Today the Church invites us to think about God’s compassion and love; these are the models on which we are to base our entire Christian living.  We are to be like God; compassionate, forgiving and loving, and this is possible only if we share Our Lord’s life-giving Spirit. We know exactly how we like others to treat us: we like them to be forgiving, merciful, generous and loving towards us.  But how many of us could say that we treat others in that way?


You may have heard the story about the three young lads who went to confession.  The first told the priest, “I threw Peanuts in the lake.”  The second confessed the same crime.  When the third boy came in, the priest said, “I suppose you threw peanuts in the lake too.”  The boy answered, “No Father, I’m Peanuts.”

One of the greatest challenges in Our Lord’s teaching is to love those who dislike us, or even hate us.  The gospel we’ve just heard about forgiving wrongdoers and loving our enemies, must rank among the most demanding ever preached by Our Lord.   We all know that forgiving those we dislike is far from easy.  Not to retaliate goes against the human grain, and it requires great strength and discipline of character to resist it.  And even if we do manage to resist the temptation to strike back, we can’t help thinking about it, and chewing over it in our minds and hearts.

Today’s gospel reveals the ugly side of human nature, and it shows us up for what we are: people who are full of petty jealousies, hatreds and spites.  A personal remark or a cutting word from a fellow Sister, a relative or a friend automatically sparks off a row and revenge is the first thing we want.  We trade insult for injury and we end up out of sorts with one another, going so far as nursing hatreds, harbouring grudges, and not speaking to one another.  Life is full of people with huge chips on their shoulders because they didn’t get their own way, or didn’t get the job they were after, or they weren’t invited to the wedding, or they were omitted from a vote of thanks.  Some people carry these scars for years, refusing to let the wounds heal until the scores are evened out.  And there is never any shortage of excuses for such behaviour.  The world we live in has raised vengeance almost to the level of virtue, and it pours contempt on the weakling who doesn’t seek retaliation, but takes it on the chin, or allows the people he loves to be insulted.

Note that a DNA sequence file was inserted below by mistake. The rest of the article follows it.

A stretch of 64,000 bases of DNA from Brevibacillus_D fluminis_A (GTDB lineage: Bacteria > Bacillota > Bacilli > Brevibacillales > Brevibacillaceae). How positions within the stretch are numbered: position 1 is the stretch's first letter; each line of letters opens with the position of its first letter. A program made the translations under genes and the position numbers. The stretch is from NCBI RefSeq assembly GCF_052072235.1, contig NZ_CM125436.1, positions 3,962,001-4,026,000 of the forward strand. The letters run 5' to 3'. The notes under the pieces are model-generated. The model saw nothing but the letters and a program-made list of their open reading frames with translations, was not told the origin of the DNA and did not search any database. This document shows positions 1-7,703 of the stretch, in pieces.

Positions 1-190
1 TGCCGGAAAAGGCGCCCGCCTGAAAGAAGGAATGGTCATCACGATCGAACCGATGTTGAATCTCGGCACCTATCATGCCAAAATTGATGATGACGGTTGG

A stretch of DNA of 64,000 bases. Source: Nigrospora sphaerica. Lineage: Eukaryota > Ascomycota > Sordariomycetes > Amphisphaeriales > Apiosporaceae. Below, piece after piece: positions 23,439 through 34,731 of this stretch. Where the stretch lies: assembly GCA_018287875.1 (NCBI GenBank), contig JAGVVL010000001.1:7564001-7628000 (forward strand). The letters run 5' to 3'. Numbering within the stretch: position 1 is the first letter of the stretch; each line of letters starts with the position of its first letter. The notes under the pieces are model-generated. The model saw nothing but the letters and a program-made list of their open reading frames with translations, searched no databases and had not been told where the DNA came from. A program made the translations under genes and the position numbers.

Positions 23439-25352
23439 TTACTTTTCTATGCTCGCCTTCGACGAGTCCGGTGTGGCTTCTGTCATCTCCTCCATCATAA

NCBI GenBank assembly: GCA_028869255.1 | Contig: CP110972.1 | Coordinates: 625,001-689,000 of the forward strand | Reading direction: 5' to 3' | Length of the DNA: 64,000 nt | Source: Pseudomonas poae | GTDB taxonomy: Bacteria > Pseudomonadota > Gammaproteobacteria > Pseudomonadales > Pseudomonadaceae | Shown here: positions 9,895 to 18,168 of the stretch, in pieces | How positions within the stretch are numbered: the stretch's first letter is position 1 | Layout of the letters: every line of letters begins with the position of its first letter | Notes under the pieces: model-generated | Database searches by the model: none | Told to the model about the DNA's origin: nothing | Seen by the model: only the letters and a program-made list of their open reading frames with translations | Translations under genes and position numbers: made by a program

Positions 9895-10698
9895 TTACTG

Our Lord rejects this law of revenge, and insists on his followers repaying evil with kindness.  He warns against giving in to bitterness and being obsessed with feelings of vindictiveness.  It’s only as we get older, and with the experience hindsight brings, that we learn that hatred never cures a situation.   When we grow to hate someone we give that person power and control over us, and this eats into our heart and destroys our peace of mind.  Our Lord tells us that such attitudes are not in line with his teachings.  People who behave in such a manner have not even begun to appreciate what Christianity is all about.

Our Lord’s message is one of forgiveness, pardon and generosity, urging us to love others irrespective of whether or not we are loved in return.  The gospel today points to the necessity of nurturing a forgiving heart as a basic essential for loving other people, including our enemies.  Do we even pray for those responsible for causing suffering, inflicting hardship, and bringing unhappiness into our lives?

When we offer pardon, and show forgiveness we rise to the level of Christ.  The challenge is to decide whether hatred or love is the main motivating factor in our lives.

We must never forget that love of our neighbour is, and always has been, the distinguishing mark of a Christian.



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